Survivors: ‘Bishops trying to cut us dead’

Survivors of industrial abuse have accused the Irish Catholic hierarchy of “trying to cut us dead” in the past year and have threatened, in a protest action, to walk 253km from Cork to Dublin during the week of the Eucharistic Congress.

Survivors, Christopher Heaphy, who this week stood at the altar of a West Waterford church and called for a national day of atonement, and former mayor of Clonmel Michael O’Brien have said the ‘Bishops’ Response to Survivors Initiative (BRSI)’, which was set up in the aftermath of the publication of the Ryan Report, is being ignored by the bishops. It is 10 months since any of the bishops attended survivor meetings.

A meeting was called three months ago but, when the survivors arrived, they discovered that none of the bishops were present. Instead the diocese of Limerick’s child protection director and bishops’ conference representative Ger Crowley, a religious sister and a representative from the Catholic communications office were present.

The ‘Bishops’ Response to Survivors Initiative’ sub-group is made up of Bishop of Cork and Ross John Buckley, Bishop of Dromore John McAreavey, Bishop of Killala John Fleming, and Bishop of Ardagh and Clonmacnoise Colm O’Reilly

“They have literally put a great wall of silence in front of survivors. At every meeting we had with them in the past three years, they just sat there in silence. They said nothing after we made presentations. And then 10 months ago they didn’t even turn up, sending a layman, Ger Crowley, instead. There is no doubt that they want to put a distance between us and them. I said this to Mr Crowley and he didn’t deny it,” Mr Heaphy said.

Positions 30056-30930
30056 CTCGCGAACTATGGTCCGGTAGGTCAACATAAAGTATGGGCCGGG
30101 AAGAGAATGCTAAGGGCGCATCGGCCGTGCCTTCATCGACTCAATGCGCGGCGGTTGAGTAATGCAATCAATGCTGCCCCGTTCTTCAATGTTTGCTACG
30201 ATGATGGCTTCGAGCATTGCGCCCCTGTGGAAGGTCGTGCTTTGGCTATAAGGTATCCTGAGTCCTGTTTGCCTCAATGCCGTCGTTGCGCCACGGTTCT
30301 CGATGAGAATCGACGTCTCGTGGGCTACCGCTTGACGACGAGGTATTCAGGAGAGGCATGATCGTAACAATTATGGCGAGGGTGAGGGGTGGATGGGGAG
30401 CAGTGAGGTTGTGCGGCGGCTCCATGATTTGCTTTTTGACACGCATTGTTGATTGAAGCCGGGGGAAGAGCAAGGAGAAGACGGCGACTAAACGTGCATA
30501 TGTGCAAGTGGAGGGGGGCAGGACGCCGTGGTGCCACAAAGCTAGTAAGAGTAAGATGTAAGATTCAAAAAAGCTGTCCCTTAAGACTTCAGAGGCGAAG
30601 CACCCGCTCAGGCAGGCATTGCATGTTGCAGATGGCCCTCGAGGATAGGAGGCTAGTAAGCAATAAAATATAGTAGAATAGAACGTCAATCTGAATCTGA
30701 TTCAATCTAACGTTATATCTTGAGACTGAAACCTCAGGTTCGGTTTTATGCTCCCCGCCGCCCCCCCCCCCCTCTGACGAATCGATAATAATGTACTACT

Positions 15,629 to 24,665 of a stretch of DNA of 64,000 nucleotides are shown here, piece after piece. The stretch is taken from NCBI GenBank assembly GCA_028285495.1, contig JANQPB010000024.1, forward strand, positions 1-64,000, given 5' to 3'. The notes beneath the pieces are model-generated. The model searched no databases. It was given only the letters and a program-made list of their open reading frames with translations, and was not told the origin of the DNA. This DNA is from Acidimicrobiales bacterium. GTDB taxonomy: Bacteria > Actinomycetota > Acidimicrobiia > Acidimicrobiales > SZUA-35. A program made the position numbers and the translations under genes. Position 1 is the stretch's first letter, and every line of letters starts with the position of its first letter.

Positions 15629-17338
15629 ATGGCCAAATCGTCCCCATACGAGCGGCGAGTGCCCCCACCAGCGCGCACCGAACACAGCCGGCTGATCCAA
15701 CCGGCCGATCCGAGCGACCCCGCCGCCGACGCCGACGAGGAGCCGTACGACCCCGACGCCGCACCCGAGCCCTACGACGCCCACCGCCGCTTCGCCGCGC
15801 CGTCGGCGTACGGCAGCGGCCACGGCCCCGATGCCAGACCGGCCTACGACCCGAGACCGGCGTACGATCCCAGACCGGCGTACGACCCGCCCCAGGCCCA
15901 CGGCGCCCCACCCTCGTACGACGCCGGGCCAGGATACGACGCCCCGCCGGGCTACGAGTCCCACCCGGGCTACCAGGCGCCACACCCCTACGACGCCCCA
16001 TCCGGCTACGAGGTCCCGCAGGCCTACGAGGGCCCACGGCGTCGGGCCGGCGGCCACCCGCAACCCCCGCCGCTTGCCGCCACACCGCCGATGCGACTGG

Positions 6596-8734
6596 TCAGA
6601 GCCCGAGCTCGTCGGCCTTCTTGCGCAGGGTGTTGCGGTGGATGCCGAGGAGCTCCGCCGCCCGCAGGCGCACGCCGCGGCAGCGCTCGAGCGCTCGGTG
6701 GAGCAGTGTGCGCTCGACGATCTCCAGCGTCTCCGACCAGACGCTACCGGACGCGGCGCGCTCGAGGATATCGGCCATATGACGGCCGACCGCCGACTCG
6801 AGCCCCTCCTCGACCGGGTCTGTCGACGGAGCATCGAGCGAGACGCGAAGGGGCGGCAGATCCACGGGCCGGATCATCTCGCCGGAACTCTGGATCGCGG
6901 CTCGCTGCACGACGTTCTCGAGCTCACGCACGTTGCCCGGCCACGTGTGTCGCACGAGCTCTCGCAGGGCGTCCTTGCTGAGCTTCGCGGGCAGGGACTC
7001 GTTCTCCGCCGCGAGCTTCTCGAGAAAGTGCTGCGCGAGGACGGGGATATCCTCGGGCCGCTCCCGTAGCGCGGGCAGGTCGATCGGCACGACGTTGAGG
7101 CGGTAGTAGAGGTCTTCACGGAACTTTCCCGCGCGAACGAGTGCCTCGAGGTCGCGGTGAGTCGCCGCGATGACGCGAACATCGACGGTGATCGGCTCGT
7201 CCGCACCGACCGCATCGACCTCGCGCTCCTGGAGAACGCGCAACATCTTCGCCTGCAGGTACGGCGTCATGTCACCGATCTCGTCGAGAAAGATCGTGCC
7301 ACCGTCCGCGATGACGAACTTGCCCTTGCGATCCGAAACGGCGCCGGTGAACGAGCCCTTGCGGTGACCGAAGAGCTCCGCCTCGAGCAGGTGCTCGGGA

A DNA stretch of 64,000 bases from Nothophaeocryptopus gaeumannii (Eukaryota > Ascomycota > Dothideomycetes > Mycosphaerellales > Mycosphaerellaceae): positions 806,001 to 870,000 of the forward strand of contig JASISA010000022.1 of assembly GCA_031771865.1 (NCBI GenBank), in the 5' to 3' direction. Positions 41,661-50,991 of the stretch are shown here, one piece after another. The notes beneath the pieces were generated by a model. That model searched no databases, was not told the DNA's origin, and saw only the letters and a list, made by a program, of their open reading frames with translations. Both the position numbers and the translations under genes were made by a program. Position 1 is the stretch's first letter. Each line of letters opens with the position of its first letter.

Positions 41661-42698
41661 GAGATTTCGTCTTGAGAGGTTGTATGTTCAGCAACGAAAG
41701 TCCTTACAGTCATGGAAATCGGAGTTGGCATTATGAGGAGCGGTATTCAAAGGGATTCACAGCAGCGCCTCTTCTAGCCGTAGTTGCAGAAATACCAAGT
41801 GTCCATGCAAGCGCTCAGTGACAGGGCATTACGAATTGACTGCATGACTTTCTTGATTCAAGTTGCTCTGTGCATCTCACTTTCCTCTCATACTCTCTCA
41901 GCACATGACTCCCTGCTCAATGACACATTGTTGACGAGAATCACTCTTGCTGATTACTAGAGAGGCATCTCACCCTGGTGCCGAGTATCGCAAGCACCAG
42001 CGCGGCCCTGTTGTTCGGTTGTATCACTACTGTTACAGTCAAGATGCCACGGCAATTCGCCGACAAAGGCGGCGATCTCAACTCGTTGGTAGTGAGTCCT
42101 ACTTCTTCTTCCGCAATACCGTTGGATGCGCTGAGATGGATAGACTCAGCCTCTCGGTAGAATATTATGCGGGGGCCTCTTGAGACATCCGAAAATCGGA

According to Mr Heaphy and Mr O’Brien, they have taken part in the BRSI as they want funding from the Church so survivors, who are living homeless in Britain and elsewhere, can return to this country. Mr O’Brien and Mr Heaphy have already started work on such a project in East Cork.

Mr O’Brien said: “We do not want another penny from taxpayers”.

A spokesman for the Catholic Communications Office last night said the bishops are committed to listening to “with openness, sensitivity and care to those who have been abused”.

“As part of this commitment Mr Crowley is currently meeting survivors and survivor groups on behalf of the bishops’ conference. In recent years representatives of the bishops’ conference have met with survivors — both individually and collectively — and will continue do so again.”


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